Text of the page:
Winnipeg makers find success through social media
By Nicole Brownlee
Local artisans crafting clothes and accessories have turned to Instagram to help grow their businesses while working from home.
“I’ve never paid for advertising and I’ve gained 1,700 followers in six months,” said seamstress Caitlin Coyston.
Coyston, 18, sells homemade crochet tank tops, toques, and other accessories through her Instagram page, Wandering Daisy Crochet. Coyston started selling items in May after followers on her thrifting account ‘liked’ the crochet top Coyston’s mom made her.
“I just got a few orders [at first], but I always encourage people to share their order to social media,” Coyston said. “And then it started snowballing.”
Since her Instagram page took off this summer, Coyston said she always had between 20 to 60 orders in the works. She completes each piece with the help of her mom, Deneen, who taught her how to crochet. Coyston said she’s sold more than 400 items so far.
“I’ve always been very crafty,” said Coyston. “I’ve tried to learn [to crochet] ever since I was a kid, but it’s just a flow you have to get. And with the amount of orders, I had to catch on quick.”
Coyston lost her serving job at the beginning of the pandemic and now fills orders while studying in her first year at The University of Winnipeg.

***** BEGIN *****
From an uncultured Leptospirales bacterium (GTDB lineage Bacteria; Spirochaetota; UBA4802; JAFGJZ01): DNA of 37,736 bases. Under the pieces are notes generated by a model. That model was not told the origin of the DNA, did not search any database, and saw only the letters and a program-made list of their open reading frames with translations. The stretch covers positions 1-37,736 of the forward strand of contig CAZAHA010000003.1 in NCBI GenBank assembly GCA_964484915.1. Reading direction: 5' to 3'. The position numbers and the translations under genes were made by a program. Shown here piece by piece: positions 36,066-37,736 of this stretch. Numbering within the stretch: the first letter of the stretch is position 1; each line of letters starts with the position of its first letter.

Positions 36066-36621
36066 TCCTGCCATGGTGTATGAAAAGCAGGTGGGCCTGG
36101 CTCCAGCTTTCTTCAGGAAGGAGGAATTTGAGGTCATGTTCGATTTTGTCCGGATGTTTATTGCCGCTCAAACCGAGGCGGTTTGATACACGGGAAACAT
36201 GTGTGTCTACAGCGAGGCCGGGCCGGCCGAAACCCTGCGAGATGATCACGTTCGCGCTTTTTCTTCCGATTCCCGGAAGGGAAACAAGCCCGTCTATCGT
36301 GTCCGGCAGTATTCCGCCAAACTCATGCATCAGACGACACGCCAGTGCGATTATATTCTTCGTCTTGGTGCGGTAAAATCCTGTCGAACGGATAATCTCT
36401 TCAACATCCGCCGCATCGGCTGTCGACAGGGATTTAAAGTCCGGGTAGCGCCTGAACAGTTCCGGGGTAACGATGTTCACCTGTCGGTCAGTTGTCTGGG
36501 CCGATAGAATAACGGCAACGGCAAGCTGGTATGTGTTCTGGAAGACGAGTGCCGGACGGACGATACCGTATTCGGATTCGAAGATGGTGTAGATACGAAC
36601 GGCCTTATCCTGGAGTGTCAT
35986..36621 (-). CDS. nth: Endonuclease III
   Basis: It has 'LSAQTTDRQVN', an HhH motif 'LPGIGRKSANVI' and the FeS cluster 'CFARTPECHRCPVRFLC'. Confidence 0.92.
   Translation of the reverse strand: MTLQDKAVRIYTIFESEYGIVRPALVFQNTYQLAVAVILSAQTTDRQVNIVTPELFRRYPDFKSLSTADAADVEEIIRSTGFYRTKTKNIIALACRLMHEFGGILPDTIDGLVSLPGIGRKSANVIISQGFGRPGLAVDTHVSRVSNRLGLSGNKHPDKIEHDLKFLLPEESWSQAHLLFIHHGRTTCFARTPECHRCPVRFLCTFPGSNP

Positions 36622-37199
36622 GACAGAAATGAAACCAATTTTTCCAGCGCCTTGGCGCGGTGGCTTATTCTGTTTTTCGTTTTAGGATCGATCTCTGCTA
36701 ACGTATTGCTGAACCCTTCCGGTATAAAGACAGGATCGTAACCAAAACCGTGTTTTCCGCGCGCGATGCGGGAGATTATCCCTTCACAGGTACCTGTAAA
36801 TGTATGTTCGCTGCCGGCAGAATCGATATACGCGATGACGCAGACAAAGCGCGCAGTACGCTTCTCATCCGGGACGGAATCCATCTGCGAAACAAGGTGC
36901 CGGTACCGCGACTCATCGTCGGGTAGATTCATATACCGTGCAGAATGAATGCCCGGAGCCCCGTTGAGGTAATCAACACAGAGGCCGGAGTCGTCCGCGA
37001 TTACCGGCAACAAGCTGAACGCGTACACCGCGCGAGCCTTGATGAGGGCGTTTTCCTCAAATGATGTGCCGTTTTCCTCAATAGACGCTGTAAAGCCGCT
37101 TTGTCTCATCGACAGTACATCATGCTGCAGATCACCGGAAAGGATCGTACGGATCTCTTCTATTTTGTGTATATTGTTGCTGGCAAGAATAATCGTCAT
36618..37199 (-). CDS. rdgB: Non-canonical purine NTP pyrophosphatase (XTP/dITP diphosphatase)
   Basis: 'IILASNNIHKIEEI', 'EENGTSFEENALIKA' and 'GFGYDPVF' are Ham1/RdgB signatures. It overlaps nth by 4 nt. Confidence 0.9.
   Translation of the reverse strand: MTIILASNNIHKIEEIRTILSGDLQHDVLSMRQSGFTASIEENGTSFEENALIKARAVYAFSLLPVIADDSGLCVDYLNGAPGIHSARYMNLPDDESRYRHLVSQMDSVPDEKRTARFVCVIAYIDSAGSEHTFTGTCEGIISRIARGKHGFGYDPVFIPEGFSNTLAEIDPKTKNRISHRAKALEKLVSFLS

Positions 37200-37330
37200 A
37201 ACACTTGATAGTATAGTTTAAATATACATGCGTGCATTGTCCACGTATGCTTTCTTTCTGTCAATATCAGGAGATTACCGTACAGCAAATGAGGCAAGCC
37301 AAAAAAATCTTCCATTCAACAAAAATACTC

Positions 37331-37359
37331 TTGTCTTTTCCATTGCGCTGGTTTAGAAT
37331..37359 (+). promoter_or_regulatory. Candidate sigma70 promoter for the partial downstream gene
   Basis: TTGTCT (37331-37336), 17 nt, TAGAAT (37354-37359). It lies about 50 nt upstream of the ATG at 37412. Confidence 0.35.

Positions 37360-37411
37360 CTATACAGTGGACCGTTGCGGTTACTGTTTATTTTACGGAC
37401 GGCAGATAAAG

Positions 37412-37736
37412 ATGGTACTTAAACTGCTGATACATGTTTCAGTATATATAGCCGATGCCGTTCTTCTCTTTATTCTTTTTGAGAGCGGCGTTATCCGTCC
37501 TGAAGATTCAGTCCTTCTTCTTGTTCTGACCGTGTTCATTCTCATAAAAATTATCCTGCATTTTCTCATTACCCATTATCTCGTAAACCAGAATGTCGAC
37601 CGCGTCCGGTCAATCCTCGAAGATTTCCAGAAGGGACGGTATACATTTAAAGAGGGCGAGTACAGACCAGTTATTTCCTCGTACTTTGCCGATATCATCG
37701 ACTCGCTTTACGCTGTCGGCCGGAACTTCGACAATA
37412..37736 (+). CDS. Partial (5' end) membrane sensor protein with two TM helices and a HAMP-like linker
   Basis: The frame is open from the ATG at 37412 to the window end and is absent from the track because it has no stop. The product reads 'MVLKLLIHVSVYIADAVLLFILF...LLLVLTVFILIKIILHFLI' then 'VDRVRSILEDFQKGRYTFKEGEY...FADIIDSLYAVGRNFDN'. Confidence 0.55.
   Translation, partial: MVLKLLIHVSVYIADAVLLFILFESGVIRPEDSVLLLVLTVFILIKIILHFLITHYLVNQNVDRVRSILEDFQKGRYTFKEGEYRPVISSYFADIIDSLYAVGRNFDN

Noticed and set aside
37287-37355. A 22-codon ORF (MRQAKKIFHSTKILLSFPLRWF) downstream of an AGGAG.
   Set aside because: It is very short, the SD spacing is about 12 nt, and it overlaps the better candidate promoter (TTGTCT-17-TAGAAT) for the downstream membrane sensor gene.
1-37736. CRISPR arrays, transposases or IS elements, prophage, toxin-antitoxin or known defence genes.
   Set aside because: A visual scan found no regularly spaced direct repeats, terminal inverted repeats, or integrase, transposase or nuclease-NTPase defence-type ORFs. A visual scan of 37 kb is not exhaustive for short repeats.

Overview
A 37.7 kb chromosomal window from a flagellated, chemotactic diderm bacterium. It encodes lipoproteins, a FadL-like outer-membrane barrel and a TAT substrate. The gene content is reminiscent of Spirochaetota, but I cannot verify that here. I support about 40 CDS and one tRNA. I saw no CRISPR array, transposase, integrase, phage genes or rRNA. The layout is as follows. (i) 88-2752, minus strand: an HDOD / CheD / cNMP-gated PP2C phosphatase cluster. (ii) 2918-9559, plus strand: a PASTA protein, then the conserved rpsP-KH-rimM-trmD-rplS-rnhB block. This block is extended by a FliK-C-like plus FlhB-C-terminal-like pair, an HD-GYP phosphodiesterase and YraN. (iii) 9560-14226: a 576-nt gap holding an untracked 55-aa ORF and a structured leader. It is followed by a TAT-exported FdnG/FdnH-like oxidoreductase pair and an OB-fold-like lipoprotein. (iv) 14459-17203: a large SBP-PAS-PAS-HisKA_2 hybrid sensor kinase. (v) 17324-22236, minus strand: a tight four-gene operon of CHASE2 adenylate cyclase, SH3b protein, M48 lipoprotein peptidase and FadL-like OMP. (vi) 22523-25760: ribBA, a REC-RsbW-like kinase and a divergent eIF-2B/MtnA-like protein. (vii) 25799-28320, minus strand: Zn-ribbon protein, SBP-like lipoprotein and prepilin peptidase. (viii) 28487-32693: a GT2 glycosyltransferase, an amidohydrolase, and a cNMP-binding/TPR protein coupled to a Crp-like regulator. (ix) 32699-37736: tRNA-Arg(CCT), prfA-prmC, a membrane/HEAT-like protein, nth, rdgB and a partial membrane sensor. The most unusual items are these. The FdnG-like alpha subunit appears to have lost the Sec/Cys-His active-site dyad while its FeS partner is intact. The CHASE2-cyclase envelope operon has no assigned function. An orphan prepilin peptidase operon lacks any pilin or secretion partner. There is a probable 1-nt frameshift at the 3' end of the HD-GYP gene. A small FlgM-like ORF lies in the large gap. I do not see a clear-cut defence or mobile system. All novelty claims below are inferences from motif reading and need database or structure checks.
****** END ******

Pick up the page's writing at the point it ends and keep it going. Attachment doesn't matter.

“It’s hard to balance, but now that I’ve learned [to crochet] I can sit with my textbook open and crochet while I study,” said Coyston.
Another local maker, Galen Morris, started selling handmade polymer clay earrings through Instagram in April.
“When I first launched, I’d been making [pieces] for friends for a while and posting them on my personal Instagram,” said Morris, 22. “It’s been pretty consistent since then.”
Morris said she taught herself to make jewelry with clay through online research and “lots of trial and error.” Morris said she’s made around 500 orders by herself since April and considers Made By G Designs her full-time job.
“I’ve always loved experimenting,” said Morris. “It doesn’t really feel like a job. It’s very relaxing to get in my own space and work on this for hours.”
Morris said she likes to collaborate with other makers in Winnipeg through giveaways to gain more attention on Instagram.
“Anyone starting a home business should not be scared to just go for it,” said Morris. “There’s so much room for anyone who wants to try.”
To learn more about Coyston and Morris visit their Instagram pages, Wandering Daisy Crochet and Made by G Designs. To discover more local makers visit Shop Manitoba.
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